There was a unique story of camaraderie, how Manang Mercedes is the official burial coordinator of the barangay. Pugad is an island which is the main reason why death is more difficult to bear with no cemetery around. They have to transport the body from Pugad to Hagonoy proper by 1-hour boat ride. Manang Mercedes is well-known by rendering her service to arrange everything from death to burial process, sometimes when the family is really in need, for free.

There was Teacher Josefina who also grew up there. She witnessed how difficult it is to get education in their barangay with only elementary school for the youth; she witnessed how politicians made promise every elections to give progress in the education system, and how those promises were broken everytime. But she is a living proof that anyone can be successful as long as he dream and work enough to achieve it. She graduated and became a professional teacher, and she chose to go back to her roots and teach in Pugad.
Pugad kids and sun dried fish. DBalabo
There was a tale of faith, how the numerous personal struggles and disasters a counselor in Pugad experienced restored his beliefs in God. From a drunkard man then, he’s now a public servant serving his barangay and teaching them how to believe when life is giving you many reasons not to.

And what really struck me, is the children. Those questioning eyes I met when we got there were in reality, eyes of the young ones who were excited to tell stories to new people, eyes of the young ones who yearns for attention from us. I told them stories, but they also told them theirs. Their dreams, like finishing their education and go back in Pugad as successful individuals. Their dreams for their hometown, their wishful thinking that one day, their barangay will be more suitable to live at, one day they will not rely to those politicians anymore as their hope, that they will be the hope their town has been waiting for so long. Their hopes that someday,people will not be afraid to go there and listen to their stories, people will visit their barangay not because of requirement but because they want to witness its beauty amidst poverty.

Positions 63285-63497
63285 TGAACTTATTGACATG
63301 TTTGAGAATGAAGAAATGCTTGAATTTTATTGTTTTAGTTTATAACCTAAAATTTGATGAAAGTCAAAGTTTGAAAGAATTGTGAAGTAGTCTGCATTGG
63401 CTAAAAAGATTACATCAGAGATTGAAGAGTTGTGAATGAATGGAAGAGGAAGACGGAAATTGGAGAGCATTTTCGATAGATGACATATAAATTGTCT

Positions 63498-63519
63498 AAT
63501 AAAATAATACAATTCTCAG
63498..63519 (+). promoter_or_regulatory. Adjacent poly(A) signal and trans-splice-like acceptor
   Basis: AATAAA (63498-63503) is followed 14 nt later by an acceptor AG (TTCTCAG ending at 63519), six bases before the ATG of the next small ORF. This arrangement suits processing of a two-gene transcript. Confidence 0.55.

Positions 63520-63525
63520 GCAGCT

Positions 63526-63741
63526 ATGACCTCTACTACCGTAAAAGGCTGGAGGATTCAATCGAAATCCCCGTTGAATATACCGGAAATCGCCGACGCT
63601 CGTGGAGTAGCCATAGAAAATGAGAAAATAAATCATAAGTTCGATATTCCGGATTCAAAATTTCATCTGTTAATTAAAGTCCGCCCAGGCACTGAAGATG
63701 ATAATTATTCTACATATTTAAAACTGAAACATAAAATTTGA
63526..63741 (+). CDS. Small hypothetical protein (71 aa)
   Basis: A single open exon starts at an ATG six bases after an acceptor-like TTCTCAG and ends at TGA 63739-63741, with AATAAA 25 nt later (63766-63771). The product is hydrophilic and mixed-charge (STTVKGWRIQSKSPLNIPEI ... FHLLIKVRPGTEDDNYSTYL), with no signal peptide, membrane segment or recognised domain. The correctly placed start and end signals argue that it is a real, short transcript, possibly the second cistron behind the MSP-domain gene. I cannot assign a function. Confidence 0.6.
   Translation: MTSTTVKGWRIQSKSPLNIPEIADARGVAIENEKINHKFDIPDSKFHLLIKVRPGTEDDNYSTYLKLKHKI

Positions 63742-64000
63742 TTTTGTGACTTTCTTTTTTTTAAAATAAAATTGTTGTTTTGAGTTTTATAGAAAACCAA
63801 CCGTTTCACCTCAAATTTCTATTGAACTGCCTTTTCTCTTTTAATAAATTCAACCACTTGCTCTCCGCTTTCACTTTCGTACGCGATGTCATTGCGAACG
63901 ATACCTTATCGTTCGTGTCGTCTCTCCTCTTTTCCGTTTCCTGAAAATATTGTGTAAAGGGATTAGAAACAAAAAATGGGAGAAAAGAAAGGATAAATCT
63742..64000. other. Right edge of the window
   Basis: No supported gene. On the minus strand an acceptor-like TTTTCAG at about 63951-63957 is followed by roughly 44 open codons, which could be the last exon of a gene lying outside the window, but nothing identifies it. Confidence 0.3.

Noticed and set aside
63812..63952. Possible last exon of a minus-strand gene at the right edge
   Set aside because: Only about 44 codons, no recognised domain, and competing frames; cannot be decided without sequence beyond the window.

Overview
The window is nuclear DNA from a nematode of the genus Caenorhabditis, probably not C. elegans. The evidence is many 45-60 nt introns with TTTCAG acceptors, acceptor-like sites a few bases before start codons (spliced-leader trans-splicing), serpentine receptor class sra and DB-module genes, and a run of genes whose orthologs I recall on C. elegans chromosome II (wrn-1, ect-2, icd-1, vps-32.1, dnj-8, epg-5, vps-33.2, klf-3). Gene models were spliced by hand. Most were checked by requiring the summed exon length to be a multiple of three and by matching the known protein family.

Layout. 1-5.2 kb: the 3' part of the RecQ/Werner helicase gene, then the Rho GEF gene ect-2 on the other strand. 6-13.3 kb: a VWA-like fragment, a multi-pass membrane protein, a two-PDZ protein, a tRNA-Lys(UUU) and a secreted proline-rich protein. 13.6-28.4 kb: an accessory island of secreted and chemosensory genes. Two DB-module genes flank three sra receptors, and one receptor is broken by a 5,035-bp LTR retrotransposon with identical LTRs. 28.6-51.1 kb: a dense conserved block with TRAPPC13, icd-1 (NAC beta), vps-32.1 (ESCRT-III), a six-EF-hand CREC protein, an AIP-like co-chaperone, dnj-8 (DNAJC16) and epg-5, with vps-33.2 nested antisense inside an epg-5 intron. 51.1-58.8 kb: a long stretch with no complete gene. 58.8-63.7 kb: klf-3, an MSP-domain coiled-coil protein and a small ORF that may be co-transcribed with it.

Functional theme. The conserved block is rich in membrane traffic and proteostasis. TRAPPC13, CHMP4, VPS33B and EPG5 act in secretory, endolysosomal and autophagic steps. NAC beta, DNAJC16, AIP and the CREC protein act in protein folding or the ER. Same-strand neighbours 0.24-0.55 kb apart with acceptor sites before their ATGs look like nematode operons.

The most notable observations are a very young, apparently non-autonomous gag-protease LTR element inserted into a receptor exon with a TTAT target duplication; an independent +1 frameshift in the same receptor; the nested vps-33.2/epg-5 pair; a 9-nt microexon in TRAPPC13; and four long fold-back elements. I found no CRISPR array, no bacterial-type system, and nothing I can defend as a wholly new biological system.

I was ashamed of how I judge Pugad by how it looks like when I first stepped my foot on it, how I judged the people the first time I saw them. I was humbled, how I constantly complains about the number of school works I have to do when there are youth like me who wanted to learn but didn’t had the opportunity to do so. I was very proud, of how Bulakenyos even in far-flung areas showed heroism in their own ways, like how our hometown heroes did in the history.
BulSU students on damage fishpond dike.  DBalabo

I came home that day with so many thoughts in my head. I came home exactly just like how I left it that morning; with few clothes, a notebook, a camera and some money, but I felt I brought home many more. I came home with lessons, experiences, stories to tell and a renewed perspective in life.

Funny how when I got into the boat that morning, all I want to do is go back home already, but when I got into the boat the second time around to leave, all I want to do that time is to plan when I will go back to Pugad again.

No comments:

Post a Comment